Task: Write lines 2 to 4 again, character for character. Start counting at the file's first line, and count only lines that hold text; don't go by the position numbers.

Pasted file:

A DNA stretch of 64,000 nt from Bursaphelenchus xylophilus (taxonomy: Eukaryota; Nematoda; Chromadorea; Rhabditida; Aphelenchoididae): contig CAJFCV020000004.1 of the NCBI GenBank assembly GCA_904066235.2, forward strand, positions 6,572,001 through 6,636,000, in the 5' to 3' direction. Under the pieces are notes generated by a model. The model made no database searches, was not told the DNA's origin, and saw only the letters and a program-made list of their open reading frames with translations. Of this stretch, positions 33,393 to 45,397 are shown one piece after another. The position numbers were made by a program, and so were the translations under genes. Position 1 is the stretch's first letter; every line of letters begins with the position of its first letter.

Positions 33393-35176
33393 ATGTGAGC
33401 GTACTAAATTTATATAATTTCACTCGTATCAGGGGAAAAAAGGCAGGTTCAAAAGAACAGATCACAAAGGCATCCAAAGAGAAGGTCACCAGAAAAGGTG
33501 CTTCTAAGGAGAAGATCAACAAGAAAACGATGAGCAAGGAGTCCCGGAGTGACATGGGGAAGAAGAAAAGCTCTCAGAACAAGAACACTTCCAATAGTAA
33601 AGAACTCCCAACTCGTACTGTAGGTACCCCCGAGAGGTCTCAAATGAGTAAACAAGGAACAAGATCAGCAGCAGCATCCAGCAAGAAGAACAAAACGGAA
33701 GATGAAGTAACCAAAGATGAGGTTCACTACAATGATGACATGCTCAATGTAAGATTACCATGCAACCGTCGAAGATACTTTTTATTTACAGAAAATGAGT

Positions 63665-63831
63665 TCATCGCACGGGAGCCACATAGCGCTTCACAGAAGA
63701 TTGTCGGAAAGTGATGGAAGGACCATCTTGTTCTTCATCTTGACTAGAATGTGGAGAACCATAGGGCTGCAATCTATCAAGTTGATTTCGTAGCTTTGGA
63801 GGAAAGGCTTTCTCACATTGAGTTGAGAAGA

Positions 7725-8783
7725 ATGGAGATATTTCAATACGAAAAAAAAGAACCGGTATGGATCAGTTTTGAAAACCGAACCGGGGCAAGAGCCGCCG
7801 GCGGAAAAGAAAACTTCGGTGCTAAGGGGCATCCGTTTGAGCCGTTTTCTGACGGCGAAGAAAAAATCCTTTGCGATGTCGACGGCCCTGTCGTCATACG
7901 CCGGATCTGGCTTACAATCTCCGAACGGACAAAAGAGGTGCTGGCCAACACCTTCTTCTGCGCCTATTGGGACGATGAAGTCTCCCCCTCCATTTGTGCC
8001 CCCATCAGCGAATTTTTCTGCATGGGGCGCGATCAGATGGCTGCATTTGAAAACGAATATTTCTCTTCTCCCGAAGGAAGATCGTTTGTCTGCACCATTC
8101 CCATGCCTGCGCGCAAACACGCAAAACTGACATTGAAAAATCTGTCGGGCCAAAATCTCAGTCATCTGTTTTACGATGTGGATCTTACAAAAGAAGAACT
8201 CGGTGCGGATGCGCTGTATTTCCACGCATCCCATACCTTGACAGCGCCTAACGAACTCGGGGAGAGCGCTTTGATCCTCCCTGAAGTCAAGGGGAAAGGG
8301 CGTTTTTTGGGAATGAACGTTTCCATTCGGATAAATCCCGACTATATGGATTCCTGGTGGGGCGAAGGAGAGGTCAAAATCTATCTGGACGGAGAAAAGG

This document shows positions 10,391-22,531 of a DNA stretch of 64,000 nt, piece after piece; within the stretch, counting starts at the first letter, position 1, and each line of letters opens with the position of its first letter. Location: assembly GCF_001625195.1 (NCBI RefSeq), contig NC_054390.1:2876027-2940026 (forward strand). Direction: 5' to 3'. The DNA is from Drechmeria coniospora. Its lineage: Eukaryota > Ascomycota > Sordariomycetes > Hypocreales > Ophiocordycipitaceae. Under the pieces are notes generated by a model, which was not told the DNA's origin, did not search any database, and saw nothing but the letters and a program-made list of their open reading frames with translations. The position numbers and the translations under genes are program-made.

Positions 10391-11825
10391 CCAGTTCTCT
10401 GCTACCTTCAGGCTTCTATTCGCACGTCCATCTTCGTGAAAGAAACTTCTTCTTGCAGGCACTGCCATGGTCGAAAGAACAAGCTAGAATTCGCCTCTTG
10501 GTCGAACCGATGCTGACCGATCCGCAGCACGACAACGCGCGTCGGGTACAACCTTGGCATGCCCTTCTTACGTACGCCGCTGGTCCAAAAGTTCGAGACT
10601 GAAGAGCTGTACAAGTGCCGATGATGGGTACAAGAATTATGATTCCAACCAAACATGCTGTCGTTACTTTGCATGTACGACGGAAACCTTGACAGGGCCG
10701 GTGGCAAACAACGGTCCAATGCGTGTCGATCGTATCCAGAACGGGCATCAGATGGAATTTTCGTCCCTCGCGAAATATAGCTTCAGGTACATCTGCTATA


Positions 33393-35176
33393 ATGTGAGC
33401 GTACTAAATTTATATAATTTCACTCGTATCAGGGGAAAAAAGGCAGGTTCAAAAGAACAGATCACAAAGGCATCCAAAGAGAAGGTCACCAGAAAAGGTG